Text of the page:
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Partner interview: Dr. Peter Leibinger of Trumpf on Industry 4.0

Peter Leibinger

Peter Leibinger, Trumpf

Five questions on Industry 4.0 for Dr. Peter Leibinger, Vice-Chairman of the Managing Board of the TRUMPF Group, responsible for research and development as well as new business fields.

What is Industry 4.0 going to change?

Leibinger: Right now, no-one can tell exactly where this development is going to lead. It’s like the early days of the Internet. There was partial theoretical knowledge of the possibilities in some cases, but even so, no-one could visualize the flood of information and communication potential that it would create. Or take Steve Jobs’ first true smartphone: Of course it looked intriguing, but hardly anyone back then could have imagined the sheer extent to which it would change the way our kids communicate today. Industry 4.0 will change a lot, too. For instance, we mechanical engineers are just in the process of learning how to think not only in terms of the material world but also in terms of “business models.” We can learn more about those from software developers – and by the way, TRUMPF is hiring more and more software developers all the time.

What is Industry 4.0 changing as far as your employees are concerned?

Leibinger: If the employees can operate several machines simultaneously without a problem, and make various processes transparent in a very simple manner, they can work in a more holistic way. They’re no longer just the button-pushers at one single station, they’re process managers who steer and accompany the entire production process independently. Of course, that also means assuming more responsibility. The same was true during the changeover from piecework to single piece flow – Industry 4.0 is actually a continuation of that work organization. But within the whole framework of Industry 4.0, it’s people who ultimately make the decisions – and since those decisions involve a larger system than in the past, people have to learn how to successfully assume that responsibility. This requires training that is even more broad-based than it has been so far.

What benefits does Industry 4.0 bring for your customers?

Leibinger: In the future our customers will be able to react far more quickly to requests and requirements than they have until now. They’ll be able to provide their own customers at any time with information on the status of goods ordered – automatically, with no additional effort. Once customers have grown accustomed to this reaction speed and transparency, they’ll no longer tolerate lower speeds or less than adequate information. Improved analysis of the data reported by the production process via sensors, RFID tags and other means of transmission will lead to completely new conclusions, surprisingly new forecasting options, and new and better business models. And that’s not all. Thanks to smart data, the machines can be more effectively coordinated with each other all the time, enabling smaller batch sizes and even one-offs to be produced economically. The trend toward the customized product is developing into a competitive advantage for Germany as a location – because batch size one from China isn’t worth it.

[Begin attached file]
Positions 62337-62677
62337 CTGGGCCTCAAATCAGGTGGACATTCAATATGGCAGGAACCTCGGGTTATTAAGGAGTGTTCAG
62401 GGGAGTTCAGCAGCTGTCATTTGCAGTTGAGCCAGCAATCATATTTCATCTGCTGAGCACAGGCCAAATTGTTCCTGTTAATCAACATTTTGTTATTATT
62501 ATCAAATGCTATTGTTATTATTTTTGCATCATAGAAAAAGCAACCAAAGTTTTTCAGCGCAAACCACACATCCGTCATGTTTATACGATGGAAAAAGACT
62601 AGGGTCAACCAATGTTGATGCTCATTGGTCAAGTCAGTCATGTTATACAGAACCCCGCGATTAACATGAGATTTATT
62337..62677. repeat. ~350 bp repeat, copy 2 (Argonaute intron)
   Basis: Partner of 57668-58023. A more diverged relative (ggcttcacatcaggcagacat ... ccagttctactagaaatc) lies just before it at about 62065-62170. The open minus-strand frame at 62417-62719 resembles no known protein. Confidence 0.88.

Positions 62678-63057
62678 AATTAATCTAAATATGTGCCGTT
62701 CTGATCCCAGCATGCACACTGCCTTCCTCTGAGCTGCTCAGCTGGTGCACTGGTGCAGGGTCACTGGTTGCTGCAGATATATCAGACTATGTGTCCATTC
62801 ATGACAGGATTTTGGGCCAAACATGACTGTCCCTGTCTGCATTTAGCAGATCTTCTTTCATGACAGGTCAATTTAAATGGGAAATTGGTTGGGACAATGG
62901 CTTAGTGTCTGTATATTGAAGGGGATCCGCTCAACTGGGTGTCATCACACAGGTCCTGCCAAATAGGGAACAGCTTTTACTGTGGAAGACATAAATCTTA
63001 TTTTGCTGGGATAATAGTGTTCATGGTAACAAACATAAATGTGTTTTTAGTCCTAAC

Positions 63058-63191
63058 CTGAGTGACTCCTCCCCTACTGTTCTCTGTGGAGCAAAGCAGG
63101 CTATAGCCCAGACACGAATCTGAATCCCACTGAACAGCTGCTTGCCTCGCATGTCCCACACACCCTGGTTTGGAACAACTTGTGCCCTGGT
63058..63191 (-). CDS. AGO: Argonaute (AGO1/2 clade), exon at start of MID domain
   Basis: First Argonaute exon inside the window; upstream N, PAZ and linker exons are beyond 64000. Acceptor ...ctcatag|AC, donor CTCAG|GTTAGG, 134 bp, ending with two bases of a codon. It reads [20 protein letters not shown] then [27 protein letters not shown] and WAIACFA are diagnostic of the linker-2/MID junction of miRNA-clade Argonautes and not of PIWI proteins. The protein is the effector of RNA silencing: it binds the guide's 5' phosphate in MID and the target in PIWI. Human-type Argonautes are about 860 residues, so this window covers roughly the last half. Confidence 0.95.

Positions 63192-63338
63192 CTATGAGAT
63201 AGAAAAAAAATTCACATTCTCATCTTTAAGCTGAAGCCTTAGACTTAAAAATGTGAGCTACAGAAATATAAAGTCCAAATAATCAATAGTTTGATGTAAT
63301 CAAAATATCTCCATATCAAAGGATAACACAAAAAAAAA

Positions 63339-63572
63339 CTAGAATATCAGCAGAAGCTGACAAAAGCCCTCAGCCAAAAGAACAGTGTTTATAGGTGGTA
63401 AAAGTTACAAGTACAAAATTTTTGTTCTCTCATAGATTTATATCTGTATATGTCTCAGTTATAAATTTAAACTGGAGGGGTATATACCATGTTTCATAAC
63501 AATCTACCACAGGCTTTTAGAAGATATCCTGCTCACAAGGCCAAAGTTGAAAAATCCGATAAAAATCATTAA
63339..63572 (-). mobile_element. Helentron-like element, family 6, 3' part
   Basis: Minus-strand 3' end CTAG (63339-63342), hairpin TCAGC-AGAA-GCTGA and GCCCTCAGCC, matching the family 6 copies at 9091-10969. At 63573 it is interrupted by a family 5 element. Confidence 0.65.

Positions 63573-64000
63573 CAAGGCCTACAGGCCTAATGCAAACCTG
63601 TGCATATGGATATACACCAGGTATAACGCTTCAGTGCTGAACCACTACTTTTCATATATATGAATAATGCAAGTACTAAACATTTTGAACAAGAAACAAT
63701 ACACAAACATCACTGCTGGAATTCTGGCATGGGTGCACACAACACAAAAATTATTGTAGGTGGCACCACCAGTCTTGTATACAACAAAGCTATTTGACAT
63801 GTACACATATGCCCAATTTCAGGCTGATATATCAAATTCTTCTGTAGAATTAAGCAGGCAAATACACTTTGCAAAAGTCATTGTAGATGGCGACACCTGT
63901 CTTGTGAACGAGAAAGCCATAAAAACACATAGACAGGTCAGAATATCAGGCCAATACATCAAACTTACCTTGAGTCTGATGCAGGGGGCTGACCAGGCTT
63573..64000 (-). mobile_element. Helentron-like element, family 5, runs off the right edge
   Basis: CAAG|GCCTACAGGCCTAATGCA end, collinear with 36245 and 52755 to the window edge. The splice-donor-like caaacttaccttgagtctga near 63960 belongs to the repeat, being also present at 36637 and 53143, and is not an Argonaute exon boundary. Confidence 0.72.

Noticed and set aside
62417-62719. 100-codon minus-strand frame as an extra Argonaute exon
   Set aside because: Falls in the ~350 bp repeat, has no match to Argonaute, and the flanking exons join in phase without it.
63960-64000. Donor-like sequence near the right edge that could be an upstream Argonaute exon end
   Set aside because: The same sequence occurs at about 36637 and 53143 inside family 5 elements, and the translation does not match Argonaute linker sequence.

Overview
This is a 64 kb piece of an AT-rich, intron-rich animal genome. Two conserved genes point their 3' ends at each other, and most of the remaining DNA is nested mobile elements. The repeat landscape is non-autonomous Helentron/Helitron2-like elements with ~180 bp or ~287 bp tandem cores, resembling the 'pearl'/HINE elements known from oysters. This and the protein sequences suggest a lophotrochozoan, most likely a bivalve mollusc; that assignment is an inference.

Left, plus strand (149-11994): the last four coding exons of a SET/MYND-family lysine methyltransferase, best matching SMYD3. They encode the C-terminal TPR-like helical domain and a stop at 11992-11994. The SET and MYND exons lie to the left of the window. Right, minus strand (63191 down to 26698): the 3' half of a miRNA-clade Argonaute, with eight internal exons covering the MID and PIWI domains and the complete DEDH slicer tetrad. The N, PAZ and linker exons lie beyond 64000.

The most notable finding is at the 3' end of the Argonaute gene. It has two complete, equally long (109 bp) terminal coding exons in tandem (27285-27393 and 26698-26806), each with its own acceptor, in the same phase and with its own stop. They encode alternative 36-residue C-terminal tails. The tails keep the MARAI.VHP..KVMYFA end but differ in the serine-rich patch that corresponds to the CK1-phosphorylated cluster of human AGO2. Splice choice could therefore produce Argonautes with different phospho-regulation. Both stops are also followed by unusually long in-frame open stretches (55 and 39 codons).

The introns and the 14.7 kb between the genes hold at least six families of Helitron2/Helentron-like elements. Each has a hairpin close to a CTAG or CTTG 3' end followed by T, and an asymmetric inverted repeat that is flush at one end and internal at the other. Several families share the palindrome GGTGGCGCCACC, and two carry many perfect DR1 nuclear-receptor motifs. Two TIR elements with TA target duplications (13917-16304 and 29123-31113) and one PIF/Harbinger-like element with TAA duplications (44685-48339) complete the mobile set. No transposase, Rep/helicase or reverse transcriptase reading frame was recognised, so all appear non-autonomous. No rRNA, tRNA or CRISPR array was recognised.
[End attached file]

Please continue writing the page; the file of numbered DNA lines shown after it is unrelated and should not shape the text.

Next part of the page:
What is the biggest challenge to Industry 4.0?

Leibinger: I see two challenges: agility, and data security. The IT industry is much faster with innovations, and constantly on the lookout for new business models. We have to learn how to develop at two speeds, and to constantly question our established business models – because we’re not going to be able to get around positioning ourselves more broadly. One example: if we use more sensors and analyze more data, we can increase machine capacity and availability. That could lead to even fewer TRUMPF machines being needed to produce the same result. That’s why our business model needs to expand – certain data can flow together at our company, for instance, and we can sell optimal order control along with it. If we don’t do that, others will at some point. So it’s crucial to control the data – for us and for our customers. And that’s why we need reliable standards and solutions that create trust.

Why is the laser so suitable for Industry 4.0?

Leibinger: The laser is the most flexible tool you can ever imagine. This tool can weld together the thick steel walls of cruise ships, it can cut out all kinds of unusual sheet metal parts, or drill through multilayered printed circuit boards – and that’s just a small selection of its diverse possibilities. Within a networked, smart production environment, far broader use can be made of this flexibility. At the same time, the value added increases – because thanks to intelligent status monitoring, the laser can work with absolute precision, 24/7. It’s also the best tool for applying codes and other information for traceability. Laser labels are easy to produce and are extremely durable. You can see more of that at the TRUMPF booth in the CODE_n Hall, by the way. Here, machines come to life and they’re sociable – and the laser ensures that every participant can take individualized souvenirs back home with them.

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